Blackstone Executive Vice Chairman Tony James says he's less optimistic now than before that the U.S.-China trade war could be resolved, but even a smaller deal could help...World Economyread more
The massive market transformation this month that some on Wall Street called a "once in a decade opportunity" might have just been a one-off technical move because of taxes.Marketsread more
The Pentagon will deploy U.S. forces to the Middle East on the heels of the attack on Saudi Arabian oil facilities, United States Secretary of Defense Mark Esper announced...Defenseread more
CNBC did a deep dive through the most recent Wall Street research to find stocks that analysts say are underappreciated.Marketsread more
Shares of MasterCard are up 46% this year, and 1120% since 2011, getting a boost from the strong U.S. consumer.Investingread more
CNBC sat in on an "empathy training" at Amazon PillPack's Somerville offices, which is part of new hire orientation.Technologyread more
Trade with China is the 'big unknown' for the Federal Reserve as it decides how best to support the U.S. economy, says Council on Foreign Relations Director of International...Futures Nowread more
Lobbying experts said the visit is likely an attempt to be in lawmakers' ears as they consider legislation that would impact Facebook.Technologyread more
Yardeni Research's Edward Yardeni believes the U.S. economy is picking up steam.Trading Nationread more
Iran's audacious drone and cruise missile attack on Saudi Arabia's oil producing facilities has provided a critical test yet for the Trump administration's foreign policy. A...Politicsread more
The most simple and reliable chart pattern out there is one that Jim Cramer dreads.
Unfortunately, Cramer learned not to ignore the head-and-shoulders pattern the hard way when his charitable trust bought Alcoa in the low teens in 2010, and ultimately took a loss because it was too early to buy.
"Yes, just like a human's head. That is the most frightening pattern in the chart book," the "Mad Money" host said.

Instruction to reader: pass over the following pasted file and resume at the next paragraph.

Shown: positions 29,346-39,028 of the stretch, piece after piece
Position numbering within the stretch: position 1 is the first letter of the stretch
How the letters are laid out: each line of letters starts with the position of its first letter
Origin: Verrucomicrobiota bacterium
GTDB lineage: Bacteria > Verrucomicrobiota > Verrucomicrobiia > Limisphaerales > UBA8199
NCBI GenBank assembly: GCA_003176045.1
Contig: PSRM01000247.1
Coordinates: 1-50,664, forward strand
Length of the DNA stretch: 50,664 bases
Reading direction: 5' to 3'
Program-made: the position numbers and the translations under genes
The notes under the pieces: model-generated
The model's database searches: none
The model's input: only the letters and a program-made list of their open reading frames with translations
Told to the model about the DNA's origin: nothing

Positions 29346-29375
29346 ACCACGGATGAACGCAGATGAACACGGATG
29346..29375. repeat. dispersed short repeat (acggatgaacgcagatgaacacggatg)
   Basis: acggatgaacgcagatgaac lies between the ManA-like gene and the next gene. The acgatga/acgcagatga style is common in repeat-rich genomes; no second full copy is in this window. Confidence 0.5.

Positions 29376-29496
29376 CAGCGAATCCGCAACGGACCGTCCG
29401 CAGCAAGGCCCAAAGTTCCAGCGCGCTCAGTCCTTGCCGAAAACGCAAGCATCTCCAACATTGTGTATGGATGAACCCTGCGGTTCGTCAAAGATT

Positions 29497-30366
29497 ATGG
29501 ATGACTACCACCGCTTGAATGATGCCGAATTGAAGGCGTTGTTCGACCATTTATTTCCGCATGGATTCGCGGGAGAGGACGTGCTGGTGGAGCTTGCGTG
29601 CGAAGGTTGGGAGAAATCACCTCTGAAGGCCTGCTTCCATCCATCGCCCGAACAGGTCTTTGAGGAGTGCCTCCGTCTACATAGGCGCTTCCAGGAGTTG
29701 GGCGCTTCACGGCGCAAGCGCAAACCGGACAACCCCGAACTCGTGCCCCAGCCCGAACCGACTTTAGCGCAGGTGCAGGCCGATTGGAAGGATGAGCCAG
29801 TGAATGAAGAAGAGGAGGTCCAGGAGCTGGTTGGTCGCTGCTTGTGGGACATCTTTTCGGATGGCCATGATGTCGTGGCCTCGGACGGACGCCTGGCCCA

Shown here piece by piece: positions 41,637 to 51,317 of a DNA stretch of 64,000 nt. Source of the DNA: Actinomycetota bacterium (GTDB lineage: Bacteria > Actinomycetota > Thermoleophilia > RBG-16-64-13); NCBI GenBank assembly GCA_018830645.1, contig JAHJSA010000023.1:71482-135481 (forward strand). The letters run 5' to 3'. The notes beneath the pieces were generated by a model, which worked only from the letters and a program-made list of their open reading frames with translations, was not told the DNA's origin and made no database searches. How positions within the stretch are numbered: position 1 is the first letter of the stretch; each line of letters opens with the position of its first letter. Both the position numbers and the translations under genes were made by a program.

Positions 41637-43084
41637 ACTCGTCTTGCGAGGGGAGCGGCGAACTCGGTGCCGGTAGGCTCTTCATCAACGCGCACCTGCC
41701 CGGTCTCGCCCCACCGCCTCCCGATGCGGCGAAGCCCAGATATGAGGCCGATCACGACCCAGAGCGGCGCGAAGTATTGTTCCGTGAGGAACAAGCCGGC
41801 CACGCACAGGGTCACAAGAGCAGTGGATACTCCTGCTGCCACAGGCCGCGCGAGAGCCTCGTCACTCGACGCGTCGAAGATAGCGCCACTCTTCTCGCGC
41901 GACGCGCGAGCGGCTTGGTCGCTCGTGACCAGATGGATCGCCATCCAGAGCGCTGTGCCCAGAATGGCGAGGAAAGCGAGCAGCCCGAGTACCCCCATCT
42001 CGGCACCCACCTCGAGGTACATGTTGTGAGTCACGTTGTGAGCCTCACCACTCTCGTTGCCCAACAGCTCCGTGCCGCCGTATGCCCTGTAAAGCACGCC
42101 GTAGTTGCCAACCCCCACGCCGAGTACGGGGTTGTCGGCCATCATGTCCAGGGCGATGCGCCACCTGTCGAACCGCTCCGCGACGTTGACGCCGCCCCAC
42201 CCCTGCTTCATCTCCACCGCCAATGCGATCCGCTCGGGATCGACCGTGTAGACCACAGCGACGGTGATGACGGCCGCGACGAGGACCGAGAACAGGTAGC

Alcoa's stock had a healthy run from winter of 2010 until February 2011, rising to $17 from $13. The stock ran to $18 on the eve of its quarterly earnings report, and Cramer thought it was a fine quarter when it reported.
Yet, what worried him was that even after an initial positive reaction, the stock dropped. So, a few days later, Cramer assumed it would take out its $18 level and went back to buy more.
Cramer was wrong — extremely wrong.
What Cramer didn't realize is that the fluctuation in price had traced a perfect head-and-shoulders pattern. And no, this isn't referring to the brand of a shampoo.
It turns out that during that period when the head-and-shoulders pattern was forming on Alcoa's chart, Europe and China began to slow down, and aluminum was in a glut. Ultimately, CEO Klaus Kleinfeld could control his own company but not the price of the commodity itself.
Likewise, if a head-and-shoulders pattern signals trouble ahead, then an inverse head-and-shoulders pattern signals the opposite — a chance for glory.
"The key with this pattern is the neckline, the line that connects the high to the two shoulders. When a stock breaks out above that line it tells a technician that you are about to witness a big move higher," Cramer said.
At the end of the day, patterns matter. So when you see a head-and-shoulders pattern, no matter how confident in the stock you might be, Cramer believes you should sell. And when the reverse head-and-shoulders develops, then consider buying it.
That is just how powerful these moves are. The chart work is more often right than most would ever think possible.